BIMM University / filmmaking

Meet The Lecturers: Josh Rai, Screen and Film School Birmingham

4th June 2024


Welcome to our Meet The Lecturers series, in which we sit down with some of our incredible industry-professional staff to learn more about their roles, their filmmaking background and their hopes for our students’ future careers.

This week, we’ve been chatting to Josh Rai, Head of Education at Screen and Film School Birmingham, as well as Course Leader for our BA (Hons) Filmmaking degree.

Outside of the film school, Josh is a writer, director and photographer who has worked across the arts, media and entertainment industry including the BBC and ITV. He’s also the Director of independent film agency Selfless Films, based here in the Midlands, and is currently in production with a documentary, developing projects to be pitched to C4, and writing a feature film as part of a slate of productions.

As the Head of Education and Course Leader at Screen and Film School, what is your teaching philosophy, and how do you implement it in your curriculum?

Screen and Film School has a set a value which lay the foundation for our course, and which I fully understand and embrace. To allow filmmakers to flourish, having the right culture is the first step. It’s this caring and nurturing philosophy, alongside an understanding of industry, which then feeds into our course and curriculum.

Our aim is to support our students in gaining skills in a comfortable environment, whilst helping them realise their true potential.

What are some of the most rewarding aspects of your role as a course leader, and how do you engage and motivate your students?

Seeing students succeed and develop as creative practitioners. To help engage students, I use a variety of resourcing, in consideration of diversity, and especially bespoke masterclasses. Guests are also considered in discussion and needs of varying film groups within my module.

What are the key skills and knowledge areas you emphasise in your courses, and why are they important for aspiring filmmakers?

Collaboration is a big factor, and learning how to communicate within their filming groups.

It’s also important for students to have the confidence to try out new techniques and experiment. Those students who research and look at a multitude of work and art, not just film, seem to develop quicker and are able to begin developing their own voice.

Can you describe a particularly successful student project that you have overseen? What made it stand out?

There was a graduation film where the students really took experimentation to heart. Their development from script to production gave them confidence to try out camera techniques that completed their story. The film really stood out amongst the others because of this.

What advice do you give to students who aspire to enter the competitive field of film and media production?

Follow your passion, and do not be afraid to try things out. Ultimately your passion and perseverance will help you to establish yourself within the creative industry. Consider developing your communication skills too, which you will have chance to improve during our spine modules. Communication is often undervalued; improving this can help your working relationships both off and on set, and help your team better understand your ideas and vision.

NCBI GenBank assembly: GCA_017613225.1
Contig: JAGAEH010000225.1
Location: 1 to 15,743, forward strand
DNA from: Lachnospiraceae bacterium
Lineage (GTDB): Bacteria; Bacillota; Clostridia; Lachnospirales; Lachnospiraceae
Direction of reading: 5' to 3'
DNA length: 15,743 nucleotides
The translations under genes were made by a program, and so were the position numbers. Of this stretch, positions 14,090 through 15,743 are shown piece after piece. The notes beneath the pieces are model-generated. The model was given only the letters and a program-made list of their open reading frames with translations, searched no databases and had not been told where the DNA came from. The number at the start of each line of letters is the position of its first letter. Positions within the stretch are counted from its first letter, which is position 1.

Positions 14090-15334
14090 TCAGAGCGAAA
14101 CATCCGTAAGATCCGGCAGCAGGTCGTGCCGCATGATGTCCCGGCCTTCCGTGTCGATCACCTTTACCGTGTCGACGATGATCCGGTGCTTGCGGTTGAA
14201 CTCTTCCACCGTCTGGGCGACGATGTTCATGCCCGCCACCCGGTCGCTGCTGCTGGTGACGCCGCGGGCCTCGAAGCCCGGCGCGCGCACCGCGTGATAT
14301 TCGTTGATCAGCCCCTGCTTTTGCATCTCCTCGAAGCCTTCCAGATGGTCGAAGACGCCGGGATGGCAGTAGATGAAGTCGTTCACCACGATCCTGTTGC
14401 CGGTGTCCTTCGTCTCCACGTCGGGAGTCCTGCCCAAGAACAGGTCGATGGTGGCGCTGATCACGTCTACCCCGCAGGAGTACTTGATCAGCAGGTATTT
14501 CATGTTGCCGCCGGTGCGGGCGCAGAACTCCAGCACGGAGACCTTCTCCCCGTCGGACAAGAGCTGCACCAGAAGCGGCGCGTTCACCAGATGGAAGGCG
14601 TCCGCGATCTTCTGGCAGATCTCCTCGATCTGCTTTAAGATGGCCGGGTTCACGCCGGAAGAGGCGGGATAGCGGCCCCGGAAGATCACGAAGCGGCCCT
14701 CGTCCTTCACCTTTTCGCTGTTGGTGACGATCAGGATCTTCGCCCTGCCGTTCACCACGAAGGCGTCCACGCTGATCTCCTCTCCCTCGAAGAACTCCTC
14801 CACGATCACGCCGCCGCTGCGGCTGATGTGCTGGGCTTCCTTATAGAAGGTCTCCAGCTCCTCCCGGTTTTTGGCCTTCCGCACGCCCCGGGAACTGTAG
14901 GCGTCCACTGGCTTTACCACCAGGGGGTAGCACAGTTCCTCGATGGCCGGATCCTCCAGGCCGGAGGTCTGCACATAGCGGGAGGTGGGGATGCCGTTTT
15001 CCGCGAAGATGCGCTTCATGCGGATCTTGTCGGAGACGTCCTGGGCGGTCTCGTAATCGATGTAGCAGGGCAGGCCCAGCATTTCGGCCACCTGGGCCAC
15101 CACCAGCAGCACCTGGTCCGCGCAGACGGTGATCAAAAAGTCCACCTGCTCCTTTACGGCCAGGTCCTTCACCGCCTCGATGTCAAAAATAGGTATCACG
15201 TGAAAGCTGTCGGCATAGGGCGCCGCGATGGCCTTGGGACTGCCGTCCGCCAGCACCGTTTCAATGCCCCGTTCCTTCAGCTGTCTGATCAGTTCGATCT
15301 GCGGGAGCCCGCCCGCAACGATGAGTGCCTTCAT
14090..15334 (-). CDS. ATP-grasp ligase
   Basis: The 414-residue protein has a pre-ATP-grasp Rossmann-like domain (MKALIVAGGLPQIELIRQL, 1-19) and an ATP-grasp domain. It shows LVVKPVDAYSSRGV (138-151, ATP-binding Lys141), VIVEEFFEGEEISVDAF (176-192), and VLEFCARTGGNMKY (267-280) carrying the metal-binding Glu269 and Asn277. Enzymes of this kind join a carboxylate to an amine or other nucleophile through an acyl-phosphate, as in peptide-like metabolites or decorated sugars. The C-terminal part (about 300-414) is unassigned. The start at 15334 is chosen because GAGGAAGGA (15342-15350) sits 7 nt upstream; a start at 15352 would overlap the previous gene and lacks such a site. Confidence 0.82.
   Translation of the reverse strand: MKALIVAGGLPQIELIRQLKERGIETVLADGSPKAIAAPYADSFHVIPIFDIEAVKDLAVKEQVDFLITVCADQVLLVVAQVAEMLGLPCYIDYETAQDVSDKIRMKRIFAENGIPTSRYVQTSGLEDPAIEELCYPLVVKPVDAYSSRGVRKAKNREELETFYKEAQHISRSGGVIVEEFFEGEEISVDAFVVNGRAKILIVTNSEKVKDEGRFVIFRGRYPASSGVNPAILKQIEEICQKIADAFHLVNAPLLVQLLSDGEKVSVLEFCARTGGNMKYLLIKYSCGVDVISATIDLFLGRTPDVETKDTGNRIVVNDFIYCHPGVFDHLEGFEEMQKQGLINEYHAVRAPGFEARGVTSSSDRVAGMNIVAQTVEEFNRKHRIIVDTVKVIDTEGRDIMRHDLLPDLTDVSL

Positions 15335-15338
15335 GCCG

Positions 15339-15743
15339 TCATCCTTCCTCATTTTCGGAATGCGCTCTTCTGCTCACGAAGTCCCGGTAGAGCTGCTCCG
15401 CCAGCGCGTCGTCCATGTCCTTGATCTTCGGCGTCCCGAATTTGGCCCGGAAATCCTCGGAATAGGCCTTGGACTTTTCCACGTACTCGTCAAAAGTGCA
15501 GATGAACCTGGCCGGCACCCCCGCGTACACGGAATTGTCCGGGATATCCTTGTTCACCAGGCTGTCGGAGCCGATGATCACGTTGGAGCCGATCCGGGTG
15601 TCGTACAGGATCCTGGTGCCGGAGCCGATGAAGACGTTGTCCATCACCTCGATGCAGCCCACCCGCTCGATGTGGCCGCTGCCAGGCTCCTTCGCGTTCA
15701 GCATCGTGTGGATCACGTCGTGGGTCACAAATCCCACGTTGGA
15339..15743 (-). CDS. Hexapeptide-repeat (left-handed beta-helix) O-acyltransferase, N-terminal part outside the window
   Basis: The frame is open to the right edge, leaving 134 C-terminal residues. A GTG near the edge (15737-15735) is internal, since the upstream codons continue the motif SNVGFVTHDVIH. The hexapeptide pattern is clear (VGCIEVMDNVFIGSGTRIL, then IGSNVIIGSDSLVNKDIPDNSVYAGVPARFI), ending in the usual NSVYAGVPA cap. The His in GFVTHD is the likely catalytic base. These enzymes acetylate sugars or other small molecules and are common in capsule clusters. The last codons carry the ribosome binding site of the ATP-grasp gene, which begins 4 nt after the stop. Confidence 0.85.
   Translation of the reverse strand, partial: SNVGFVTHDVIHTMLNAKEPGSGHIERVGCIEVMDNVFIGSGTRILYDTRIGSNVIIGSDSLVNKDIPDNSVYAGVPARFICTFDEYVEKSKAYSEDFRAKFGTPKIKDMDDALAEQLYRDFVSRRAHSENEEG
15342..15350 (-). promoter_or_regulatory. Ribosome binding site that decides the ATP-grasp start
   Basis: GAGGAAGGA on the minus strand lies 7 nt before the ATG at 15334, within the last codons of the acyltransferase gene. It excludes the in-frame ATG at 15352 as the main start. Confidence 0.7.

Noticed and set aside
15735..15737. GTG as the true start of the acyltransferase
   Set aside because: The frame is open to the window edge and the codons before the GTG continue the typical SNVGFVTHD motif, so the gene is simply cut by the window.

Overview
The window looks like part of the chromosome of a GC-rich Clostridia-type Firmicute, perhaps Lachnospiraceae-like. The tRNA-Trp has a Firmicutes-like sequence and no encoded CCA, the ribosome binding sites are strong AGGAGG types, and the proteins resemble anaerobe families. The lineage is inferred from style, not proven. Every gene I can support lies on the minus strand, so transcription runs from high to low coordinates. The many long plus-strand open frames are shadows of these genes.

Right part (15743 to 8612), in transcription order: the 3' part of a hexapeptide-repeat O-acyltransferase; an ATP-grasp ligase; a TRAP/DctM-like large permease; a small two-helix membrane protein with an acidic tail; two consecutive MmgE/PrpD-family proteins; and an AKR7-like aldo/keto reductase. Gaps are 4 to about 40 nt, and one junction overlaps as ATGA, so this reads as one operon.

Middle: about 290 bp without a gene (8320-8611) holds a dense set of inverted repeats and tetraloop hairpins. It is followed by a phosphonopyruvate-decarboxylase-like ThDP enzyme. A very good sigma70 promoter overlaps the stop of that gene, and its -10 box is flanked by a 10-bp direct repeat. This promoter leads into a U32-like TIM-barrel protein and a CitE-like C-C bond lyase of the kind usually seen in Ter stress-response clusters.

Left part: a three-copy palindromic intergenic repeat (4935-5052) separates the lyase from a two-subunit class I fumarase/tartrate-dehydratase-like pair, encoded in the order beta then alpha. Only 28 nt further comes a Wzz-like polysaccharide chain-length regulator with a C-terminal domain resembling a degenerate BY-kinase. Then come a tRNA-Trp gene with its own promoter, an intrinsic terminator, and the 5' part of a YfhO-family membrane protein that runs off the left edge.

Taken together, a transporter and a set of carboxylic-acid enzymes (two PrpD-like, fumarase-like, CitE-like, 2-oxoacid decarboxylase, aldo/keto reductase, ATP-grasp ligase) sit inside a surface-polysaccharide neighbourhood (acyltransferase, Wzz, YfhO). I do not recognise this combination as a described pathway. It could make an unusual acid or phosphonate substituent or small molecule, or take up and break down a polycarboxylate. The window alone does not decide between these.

What challenges have you faced in your creative career, and how have you overcome them?

The biggest challenge when I began was wishing to just operate cameras and/or wishing to direct. I ended up taking any opportunity to get on-set which was the best thing I could do. This led me to work on various projects, from commercials, music promos, documentaries, theatre and back to film projects.

My knowledge and network grew incredibly by just shifting goals. That, ultimately, enabled me to shift back to roles I truly wanted to do.

What are some current trends in filmmaking that excite you, and how do you incorporate these trends into your creative projects and teaching?

I would say the advent of short-form content is exciting now. Many broadcasters are using short-form content on their video on-demand services, as well as platforms such as YouTube. Channel 4 is one such broadcaster, who I have pitched to for a short form series for their online channel.

How do your professional experiences, such as working with the BBC, ITV, and on various independent projects, shape your approach to teaching and mentoring students?

I would say it is not just working within the industry that has shaped my approach to teaching and mentoring. My whole outlook has been shaped by my curiosity and, in particular, art. Studying art – architecture, paintings, photography, literature, world cinema – as well as industry people and environments, helps to build your own voice and vision. This is what I like to share with my students, to fire their curiosity, and find work which they resonate with, and which inspires their own practice. 



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BIMM University

BIMM University provides an extensive range of courses in modern music, performing arts, filmmaking, and creative technology to over 8,000 students across 14 schools in the UK, Ireland, and Germany. We have a long-standing commitment to providing the highest quality in creative industries education, allowing students to maximise their career potential in an inclusive community built on a culture of shared passion, creativity, and collaboration. Berlin | Birmingham | Brighton | Bristol | Dublin | Essex | London | Manchester